UBS Goes Overweight Two-Year Italian Debt After Budget Standoff

(Bloomberg) -- The recent clash between Italy’s populist government and the European Union over its ballooning budget deficit has created an attractive buying opportunity for shorter duration Italian sovereign debt, according to UBS Group AG.

The bank initiated an overweight position in two-year government bonds versus cash as there is “only a very low probability that Italy will default within the next two years,” according to a note from Mark Haefele, chief investment officer at UBS Global Wealth Management.

“We believe the recent sell-off presents investors with an attractive opportunity to buy Italian two-year bonds,” the note said. “We caution, however, against holding long-dated Italian bonds and advise against any concentrated exposure to them.”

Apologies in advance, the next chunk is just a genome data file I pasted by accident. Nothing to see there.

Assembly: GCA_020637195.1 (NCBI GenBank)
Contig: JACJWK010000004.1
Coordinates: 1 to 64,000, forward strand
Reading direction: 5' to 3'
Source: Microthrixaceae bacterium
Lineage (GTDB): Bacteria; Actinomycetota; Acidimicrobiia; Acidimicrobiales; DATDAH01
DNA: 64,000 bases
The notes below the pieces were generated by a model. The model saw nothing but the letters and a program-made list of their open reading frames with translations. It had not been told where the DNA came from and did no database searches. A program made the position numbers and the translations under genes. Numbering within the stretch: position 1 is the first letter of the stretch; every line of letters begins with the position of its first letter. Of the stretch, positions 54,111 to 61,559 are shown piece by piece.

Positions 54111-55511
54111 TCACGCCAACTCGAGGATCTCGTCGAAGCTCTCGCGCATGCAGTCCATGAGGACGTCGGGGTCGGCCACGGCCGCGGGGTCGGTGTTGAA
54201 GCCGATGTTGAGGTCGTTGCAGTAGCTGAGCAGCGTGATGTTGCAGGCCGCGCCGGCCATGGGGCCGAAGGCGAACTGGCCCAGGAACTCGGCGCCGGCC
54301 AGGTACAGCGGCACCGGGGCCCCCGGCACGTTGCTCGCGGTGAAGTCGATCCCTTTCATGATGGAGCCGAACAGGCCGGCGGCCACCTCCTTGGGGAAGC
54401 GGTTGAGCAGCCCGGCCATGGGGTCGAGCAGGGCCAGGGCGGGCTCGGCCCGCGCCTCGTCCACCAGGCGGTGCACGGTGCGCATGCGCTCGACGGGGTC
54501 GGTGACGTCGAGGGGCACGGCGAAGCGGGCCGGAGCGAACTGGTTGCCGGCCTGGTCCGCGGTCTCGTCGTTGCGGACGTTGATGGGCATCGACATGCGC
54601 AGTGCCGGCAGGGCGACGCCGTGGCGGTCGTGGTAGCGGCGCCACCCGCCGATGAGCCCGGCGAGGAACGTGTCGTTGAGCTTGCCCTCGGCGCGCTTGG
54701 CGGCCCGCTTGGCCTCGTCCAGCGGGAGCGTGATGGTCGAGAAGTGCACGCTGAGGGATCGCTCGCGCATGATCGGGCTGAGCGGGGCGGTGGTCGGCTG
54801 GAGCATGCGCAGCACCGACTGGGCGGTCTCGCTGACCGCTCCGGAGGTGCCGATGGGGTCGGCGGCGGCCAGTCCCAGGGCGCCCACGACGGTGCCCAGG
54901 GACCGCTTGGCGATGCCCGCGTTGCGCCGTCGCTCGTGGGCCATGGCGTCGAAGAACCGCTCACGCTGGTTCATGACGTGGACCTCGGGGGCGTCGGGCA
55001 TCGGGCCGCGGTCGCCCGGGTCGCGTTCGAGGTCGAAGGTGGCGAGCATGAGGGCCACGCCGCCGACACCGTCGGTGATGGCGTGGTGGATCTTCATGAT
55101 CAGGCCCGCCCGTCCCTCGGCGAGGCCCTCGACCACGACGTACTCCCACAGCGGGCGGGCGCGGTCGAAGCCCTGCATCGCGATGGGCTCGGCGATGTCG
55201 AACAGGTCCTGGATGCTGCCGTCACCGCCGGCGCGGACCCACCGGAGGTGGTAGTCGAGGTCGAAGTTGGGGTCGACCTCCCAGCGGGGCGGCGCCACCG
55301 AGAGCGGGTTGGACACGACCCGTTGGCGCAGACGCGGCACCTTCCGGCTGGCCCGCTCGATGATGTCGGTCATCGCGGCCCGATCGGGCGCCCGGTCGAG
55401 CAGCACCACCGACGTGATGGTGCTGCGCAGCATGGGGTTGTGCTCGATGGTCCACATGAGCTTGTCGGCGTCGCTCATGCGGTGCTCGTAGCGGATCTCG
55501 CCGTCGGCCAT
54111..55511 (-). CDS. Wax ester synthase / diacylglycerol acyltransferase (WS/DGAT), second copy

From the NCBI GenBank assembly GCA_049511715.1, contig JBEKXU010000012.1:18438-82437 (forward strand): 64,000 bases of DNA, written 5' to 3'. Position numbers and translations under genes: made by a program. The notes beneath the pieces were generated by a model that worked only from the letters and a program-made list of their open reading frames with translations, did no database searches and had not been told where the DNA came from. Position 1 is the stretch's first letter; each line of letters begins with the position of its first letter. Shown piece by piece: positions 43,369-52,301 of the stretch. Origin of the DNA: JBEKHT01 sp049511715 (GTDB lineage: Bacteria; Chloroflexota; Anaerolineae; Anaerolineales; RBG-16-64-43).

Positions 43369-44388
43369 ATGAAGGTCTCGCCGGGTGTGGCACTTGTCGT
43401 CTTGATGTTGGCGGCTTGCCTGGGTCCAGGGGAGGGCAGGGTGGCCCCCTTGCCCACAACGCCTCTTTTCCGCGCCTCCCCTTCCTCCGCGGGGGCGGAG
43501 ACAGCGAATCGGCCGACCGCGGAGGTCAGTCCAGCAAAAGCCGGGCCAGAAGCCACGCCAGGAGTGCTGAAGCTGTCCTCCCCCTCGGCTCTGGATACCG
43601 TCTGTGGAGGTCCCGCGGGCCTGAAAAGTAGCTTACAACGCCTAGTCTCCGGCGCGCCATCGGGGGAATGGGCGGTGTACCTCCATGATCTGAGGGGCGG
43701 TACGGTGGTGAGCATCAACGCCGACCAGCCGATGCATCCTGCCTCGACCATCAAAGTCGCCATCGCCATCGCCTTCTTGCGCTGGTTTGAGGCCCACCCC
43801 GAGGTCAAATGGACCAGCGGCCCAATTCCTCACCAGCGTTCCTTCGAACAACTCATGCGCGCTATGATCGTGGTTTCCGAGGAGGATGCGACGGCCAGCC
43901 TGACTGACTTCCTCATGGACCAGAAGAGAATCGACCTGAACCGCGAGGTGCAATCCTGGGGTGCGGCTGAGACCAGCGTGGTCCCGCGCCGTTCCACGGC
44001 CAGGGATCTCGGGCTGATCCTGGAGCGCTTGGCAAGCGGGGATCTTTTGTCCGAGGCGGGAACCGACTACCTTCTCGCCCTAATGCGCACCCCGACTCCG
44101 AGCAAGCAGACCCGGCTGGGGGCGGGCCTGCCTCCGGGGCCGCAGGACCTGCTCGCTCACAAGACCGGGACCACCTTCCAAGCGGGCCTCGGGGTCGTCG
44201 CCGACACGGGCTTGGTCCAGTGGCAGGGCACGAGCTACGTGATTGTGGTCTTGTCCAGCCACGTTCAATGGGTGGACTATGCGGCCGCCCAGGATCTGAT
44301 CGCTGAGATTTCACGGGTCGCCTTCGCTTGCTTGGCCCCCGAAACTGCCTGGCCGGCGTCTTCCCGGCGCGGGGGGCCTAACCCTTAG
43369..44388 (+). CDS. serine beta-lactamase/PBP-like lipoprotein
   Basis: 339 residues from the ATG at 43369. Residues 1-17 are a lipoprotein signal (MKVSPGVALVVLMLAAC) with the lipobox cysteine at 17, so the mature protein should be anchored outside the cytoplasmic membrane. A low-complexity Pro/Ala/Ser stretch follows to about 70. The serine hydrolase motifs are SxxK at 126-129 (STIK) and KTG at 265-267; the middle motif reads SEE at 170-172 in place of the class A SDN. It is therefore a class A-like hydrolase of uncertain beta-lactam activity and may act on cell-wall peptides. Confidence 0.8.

There are plenty of risks for investors, including escalating political tensions, a breakdown in the government coalition, or if the country’s credit rating does drop below investment grade, according to UBS.

UBS Goes Overweight Two-Year Italian Debt After Budget Standoff

Yields on Italian two-year government debt have jumped more than 60 basis points in the past week, to around 1.49 percent on Tuesday.

The surge may be short-lived as the Italian government will reportedly bow to EU pressure to reduce its budget deficit to 2 percent of gross domestic product in 2021, backing off from an earlier ceiling of 2.4 percent, Corriere della Sera reported citing a cabinet meeting.

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